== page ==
Meeting Mandela was a breeze by comparison. All the players were seated in rows in the auditorium at the foundation office when the doors swung opened. There, all of a sudden, was the Old Man, looking frail. Once Mandela had eased into his seat, he cracked his first of many jokes: "I know Cape Town very well because I stayed there for more than 24 years — on Robben Island," he told the boys, grinning.
After Mandela spoke to them about the value of education, trilling his Rs and urging them to "r-r-r-ise through to the best levels of education," the boys went up one by one to shake the great man's hand. The entire scene was engraved on Jonathan's memory as the moment when a man described to him as the most important person in the world asked him for his name and invited him to share his story.
The main focus of the countless Mandela obituaries will rightly be the remarkable trajectory of the leader's life — from rural villager to resistance leader and from longtime prisoner to president. It even seemed that he'd staged a triumphal end to a triumphant life. One prominent South African editor wrote that he'd managed his own departure brilliantly, consciously "weaning" his people "like a good parent." Of course, the young people he influenced, directly and indirectly, make up his living legacy.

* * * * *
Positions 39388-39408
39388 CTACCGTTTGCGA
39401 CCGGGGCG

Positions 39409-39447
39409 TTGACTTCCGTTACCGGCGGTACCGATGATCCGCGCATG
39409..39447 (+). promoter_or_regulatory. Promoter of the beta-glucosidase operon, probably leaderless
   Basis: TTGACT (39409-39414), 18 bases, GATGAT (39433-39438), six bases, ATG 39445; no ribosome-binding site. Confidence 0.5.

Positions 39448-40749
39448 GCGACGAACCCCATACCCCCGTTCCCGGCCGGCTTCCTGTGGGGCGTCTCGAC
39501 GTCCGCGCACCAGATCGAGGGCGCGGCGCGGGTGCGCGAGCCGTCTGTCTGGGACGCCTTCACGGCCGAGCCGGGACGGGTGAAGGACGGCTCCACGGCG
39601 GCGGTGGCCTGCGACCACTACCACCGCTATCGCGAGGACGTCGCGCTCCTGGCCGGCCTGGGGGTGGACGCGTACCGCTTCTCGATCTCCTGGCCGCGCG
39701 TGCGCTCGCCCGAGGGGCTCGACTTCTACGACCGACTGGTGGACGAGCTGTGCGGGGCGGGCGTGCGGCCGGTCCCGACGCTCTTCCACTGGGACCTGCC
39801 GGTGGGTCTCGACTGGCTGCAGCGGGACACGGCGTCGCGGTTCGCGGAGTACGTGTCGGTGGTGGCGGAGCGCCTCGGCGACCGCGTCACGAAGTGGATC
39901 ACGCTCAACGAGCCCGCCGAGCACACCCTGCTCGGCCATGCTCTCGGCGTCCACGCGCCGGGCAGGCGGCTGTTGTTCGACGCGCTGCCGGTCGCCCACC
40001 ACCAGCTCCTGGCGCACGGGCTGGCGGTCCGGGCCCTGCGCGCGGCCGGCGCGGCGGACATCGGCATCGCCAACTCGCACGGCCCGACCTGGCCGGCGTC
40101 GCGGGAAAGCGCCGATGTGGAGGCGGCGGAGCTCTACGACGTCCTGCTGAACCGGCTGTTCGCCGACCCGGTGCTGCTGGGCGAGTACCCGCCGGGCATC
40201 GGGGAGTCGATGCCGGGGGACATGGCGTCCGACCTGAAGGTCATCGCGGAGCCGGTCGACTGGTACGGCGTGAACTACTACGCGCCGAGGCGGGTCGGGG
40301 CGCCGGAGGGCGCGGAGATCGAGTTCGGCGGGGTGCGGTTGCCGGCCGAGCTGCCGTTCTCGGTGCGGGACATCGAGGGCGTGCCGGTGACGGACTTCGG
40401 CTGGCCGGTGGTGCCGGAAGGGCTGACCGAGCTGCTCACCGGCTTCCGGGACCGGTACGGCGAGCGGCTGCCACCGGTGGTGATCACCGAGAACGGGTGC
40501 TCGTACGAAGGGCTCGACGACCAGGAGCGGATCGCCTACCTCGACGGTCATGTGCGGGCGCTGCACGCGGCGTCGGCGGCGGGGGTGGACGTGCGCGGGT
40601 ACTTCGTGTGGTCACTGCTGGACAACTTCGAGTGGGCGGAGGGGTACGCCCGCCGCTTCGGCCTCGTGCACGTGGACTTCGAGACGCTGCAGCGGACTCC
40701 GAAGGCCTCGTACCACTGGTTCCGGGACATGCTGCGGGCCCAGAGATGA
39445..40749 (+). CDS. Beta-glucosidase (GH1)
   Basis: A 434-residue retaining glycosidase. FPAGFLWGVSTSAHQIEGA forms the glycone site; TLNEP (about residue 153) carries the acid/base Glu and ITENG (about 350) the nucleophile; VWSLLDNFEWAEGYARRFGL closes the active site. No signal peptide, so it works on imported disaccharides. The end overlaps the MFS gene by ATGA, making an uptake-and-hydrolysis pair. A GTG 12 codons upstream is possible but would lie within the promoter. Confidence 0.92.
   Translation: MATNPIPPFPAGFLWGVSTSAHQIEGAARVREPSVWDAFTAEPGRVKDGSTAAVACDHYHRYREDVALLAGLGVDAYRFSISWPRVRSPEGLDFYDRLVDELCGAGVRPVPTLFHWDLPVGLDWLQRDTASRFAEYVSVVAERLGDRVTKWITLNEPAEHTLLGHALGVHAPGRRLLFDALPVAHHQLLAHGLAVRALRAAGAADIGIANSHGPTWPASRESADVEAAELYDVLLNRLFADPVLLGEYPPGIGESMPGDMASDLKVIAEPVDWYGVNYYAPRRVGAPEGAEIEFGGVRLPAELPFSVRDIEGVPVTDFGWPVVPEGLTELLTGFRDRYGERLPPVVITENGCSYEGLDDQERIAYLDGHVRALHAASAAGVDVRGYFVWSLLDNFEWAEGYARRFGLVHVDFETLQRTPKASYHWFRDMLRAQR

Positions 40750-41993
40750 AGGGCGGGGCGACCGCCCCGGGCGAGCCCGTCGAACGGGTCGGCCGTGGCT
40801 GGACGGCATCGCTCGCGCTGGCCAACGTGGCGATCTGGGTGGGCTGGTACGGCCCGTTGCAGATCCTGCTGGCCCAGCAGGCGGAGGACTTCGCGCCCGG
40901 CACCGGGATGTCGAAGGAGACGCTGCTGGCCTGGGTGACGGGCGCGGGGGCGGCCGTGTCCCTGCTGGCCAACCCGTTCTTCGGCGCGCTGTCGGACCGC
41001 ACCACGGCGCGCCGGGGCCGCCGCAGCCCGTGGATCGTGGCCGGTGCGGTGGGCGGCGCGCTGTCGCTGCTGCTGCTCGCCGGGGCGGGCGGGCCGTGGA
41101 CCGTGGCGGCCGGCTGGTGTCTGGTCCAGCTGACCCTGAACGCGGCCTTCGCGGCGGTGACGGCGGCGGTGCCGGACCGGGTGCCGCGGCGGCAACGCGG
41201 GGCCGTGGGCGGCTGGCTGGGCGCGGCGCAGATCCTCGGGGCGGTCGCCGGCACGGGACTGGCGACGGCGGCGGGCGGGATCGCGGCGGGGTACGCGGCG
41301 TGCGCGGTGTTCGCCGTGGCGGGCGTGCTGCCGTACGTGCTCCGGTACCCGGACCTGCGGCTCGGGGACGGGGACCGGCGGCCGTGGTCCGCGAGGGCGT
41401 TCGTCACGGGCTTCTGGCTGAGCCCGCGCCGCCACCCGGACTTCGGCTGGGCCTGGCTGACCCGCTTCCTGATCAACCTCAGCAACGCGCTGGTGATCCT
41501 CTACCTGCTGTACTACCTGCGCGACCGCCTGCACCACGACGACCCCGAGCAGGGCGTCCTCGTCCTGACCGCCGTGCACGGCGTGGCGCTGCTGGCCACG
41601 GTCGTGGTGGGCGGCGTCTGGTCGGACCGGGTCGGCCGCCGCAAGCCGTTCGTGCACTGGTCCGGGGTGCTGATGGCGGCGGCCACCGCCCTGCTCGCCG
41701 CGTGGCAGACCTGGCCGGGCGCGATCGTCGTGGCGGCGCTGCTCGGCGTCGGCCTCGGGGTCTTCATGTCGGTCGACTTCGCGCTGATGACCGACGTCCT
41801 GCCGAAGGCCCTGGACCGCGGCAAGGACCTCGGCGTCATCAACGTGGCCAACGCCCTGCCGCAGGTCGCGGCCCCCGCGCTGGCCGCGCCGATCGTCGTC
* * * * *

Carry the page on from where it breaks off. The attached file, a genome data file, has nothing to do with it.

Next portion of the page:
Certainly, had Mandela died 20 years ago, or 10, or even in 2007 — when the homeless boy named Jonathan labored under the misimpression that he still served as president — the impact would have been far more devastating. In the last two years of repeated health scares, Mandela seemed to have been testing the waters and preparing people for his departure.
Ultimately, his greatest gift may have been to transform himself from the indispensable leader and make himself dispensable, at last. The heavy lifting — translating political liberation into material freedom for young South Africans — now lies in the hands of lesser mortals. Rise, the beloved country.
Douglas Foster is the author of "After Mandela: The Struggle for Freedom in Post-Apartheid South Africa" and an associate professor of journalism at Northwestern University.